The binding of fucose-containing glycoproteins by hepatic lectins. The binding specificity of the rat liver fucose lectin

M. A. Lehrman, R. S. Haltiwanger, R. L. Hill

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The parameters that affect the interaction of ligands with a fucose-binding lectin from rat liver have been examined. 125I-Fucosyl-bovine serum albumin (Fuc-BSA) containing 50 residues of fucose/molecule was used as the standard ligand. At low initial concentrations of ligand (10 ng/ml) at lectin (140 ng/ml), the reaction reaches equilibrium at pH 7.8, 23°C, within 40 min. The binding of ligands is Ca2+ dependent with half-maximal binding occurring at 54 μM Ca2+; of several metal ions tested, only Sr2+ partially replaced Ca2+. Binding was maximal between pH 7.6 and 8.6, fell slightly up to pH 10, but fell markedly below pH 7. The lectin-ligand complexes dissociated at low pH, on removal of Ca2+, or in the presence of a large excess of competing ligand. The apparent association constant (K(a)) for Fuc-BSA was 1.75 x 108 M-1. The fucose content of the Fuc-BSA also influenced binding, with little apparent binding below 24 fucose residues/molecule and maximal binding from 40 to 50 fucose residues/molecule. With knowledge of the parameters influencing binding, sensitive reproducible assays for the lectin were developed. The binding specificity of the lectin was examined by measuring the inhibition of 125I-Fuc-BSA binding neoglycoproteins, monosaccharides, and glycosides or by direct binding of neoglycoproteins. Galactosides and β-linked fucosides were the best ligands among the neoglycoproteins, with much weaker binding by mannosyl- or N-acetylglucosaminyl-BSA. On the basis of the pattern of inhibition of Fuc-BSA binding by various monosaccharides and glycosides, it is possible to propose the conformations of saccharides that best fit the lectin-binding site. The C1 conformation of N-acetyl-D-galactosamine fits best, although other not obviously related monosaccharides such as L-fucose, L-arabinose, and D-mannose can also assume conformations that permit them to be effective inhibitors. The pattern of binding of neoglycoproteins to the lectin differs from that of the other pure hepatic lectins. Thus, the fucose lectin has a high affinity for Fuc-BSA and galactosyl-BSA but a low affinity for N-acetylglucosaminyl-BSA. The galactose lectin binds only galactosyl-BSA and shows little binding with either N-acetylglucosaminyl-BSA or Fuc-BSA. In contrast, the mannose/N-acetylglucosamine lectin binds N-acetyl-glucosaminyl-BSA and Fuc-BSA but not galactosyl-BSA.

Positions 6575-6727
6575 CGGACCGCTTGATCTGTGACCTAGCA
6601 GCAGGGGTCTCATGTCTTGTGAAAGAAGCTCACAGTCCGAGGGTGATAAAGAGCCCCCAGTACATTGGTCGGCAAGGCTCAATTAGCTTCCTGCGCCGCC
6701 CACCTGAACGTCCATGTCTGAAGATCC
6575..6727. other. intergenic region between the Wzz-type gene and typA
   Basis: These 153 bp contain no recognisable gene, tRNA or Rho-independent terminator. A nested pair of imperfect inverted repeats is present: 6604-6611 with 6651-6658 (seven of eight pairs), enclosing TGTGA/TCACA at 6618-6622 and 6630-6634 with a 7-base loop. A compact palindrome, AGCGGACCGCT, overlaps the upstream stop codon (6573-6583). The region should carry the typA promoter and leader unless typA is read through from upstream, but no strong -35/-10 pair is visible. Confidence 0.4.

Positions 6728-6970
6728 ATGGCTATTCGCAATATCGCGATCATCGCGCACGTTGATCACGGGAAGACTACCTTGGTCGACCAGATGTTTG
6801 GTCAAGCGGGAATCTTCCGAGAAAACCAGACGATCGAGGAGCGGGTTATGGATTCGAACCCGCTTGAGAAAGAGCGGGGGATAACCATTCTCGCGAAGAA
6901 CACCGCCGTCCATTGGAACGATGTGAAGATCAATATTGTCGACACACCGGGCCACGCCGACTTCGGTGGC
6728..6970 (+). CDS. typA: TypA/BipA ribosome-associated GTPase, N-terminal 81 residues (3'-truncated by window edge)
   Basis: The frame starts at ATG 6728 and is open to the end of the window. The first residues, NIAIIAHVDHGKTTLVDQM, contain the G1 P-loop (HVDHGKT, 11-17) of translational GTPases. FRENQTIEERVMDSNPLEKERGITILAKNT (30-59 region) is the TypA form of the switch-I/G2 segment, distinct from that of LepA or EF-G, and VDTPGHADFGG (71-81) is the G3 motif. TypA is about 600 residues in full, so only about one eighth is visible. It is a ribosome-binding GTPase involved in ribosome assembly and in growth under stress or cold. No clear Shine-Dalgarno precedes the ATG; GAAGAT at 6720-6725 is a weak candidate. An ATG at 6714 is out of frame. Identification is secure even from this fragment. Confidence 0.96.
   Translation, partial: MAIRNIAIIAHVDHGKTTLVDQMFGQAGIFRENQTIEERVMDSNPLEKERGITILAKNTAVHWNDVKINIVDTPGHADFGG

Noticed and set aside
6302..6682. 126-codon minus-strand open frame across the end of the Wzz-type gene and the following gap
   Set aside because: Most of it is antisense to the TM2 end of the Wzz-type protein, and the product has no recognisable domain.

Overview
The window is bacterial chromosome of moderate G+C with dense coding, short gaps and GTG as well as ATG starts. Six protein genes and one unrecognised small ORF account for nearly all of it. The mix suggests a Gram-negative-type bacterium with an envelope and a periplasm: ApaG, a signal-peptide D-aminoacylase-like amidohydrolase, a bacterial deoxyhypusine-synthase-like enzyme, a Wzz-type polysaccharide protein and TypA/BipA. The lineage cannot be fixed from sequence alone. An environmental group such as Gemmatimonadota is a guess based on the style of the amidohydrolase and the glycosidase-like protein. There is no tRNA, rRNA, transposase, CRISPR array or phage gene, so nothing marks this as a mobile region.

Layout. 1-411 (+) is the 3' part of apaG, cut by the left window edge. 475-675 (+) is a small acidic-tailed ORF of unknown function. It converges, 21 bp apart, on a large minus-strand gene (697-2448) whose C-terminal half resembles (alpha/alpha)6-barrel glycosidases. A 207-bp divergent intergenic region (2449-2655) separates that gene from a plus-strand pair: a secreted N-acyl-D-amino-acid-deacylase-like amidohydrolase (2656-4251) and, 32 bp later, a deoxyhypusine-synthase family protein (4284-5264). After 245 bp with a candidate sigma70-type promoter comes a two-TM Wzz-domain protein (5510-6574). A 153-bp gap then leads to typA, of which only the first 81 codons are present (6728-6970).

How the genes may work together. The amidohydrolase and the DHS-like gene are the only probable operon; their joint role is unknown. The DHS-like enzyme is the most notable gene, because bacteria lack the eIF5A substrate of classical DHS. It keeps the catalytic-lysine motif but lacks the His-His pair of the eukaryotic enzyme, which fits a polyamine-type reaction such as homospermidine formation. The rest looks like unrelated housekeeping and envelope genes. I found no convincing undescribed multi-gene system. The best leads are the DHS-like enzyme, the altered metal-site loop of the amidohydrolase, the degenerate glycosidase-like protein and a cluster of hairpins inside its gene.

Original languageEnglish (US)
Pages (from-to)7426-7432
Number of pages7
JournalJournal of Biological Chemistry
Issue number16
StatePublished - 1986

ASJC Scopus subject areas

  • Biochemistry
  • Molecular Biology
  • Cell Biology


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